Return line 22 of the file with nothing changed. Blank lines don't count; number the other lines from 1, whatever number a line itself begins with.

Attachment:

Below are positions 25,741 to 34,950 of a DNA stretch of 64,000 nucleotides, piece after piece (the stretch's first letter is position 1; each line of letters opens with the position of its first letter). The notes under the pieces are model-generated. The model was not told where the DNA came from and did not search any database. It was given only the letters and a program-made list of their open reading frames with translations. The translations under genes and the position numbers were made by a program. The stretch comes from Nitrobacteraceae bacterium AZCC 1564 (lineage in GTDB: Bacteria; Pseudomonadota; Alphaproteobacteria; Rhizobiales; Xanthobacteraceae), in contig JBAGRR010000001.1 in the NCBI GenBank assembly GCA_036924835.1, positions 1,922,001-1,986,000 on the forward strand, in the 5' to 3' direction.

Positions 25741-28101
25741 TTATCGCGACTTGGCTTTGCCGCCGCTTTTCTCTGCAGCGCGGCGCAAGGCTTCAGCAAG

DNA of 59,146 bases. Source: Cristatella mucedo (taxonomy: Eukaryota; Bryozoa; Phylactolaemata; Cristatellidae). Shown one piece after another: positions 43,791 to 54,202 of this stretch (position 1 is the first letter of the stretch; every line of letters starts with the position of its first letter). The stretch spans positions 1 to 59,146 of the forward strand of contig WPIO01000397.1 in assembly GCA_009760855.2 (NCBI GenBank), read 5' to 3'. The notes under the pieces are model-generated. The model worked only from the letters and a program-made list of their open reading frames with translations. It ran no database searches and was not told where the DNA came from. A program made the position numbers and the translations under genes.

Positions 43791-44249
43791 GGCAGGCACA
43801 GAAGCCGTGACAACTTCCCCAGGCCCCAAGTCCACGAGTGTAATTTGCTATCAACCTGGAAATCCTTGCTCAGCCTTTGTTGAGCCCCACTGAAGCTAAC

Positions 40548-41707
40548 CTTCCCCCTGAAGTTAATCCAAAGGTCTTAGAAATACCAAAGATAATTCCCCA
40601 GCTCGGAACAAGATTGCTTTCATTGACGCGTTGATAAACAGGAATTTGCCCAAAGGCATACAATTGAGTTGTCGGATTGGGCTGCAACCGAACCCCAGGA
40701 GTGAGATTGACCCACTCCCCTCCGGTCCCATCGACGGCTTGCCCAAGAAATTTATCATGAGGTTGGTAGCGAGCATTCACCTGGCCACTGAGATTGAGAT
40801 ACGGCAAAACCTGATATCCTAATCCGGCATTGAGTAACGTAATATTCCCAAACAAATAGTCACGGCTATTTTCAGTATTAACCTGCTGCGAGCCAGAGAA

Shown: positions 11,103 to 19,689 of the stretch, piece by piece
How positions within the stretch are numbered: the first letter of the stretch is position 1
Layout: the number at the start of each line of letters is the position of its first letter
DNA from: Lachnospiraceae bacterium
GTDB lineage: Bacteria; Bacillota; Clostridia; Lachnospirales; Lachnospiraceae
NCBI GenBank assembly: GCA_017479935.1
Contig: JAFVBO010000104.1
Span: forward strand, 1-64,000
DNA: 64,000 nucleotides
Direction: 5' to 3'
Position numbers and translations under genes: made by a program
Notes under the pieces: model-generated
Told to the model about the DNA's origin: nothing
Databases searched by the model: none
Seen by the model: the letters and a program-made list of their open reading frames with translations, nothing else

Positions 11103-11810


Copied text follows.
Direction: 5' to 3'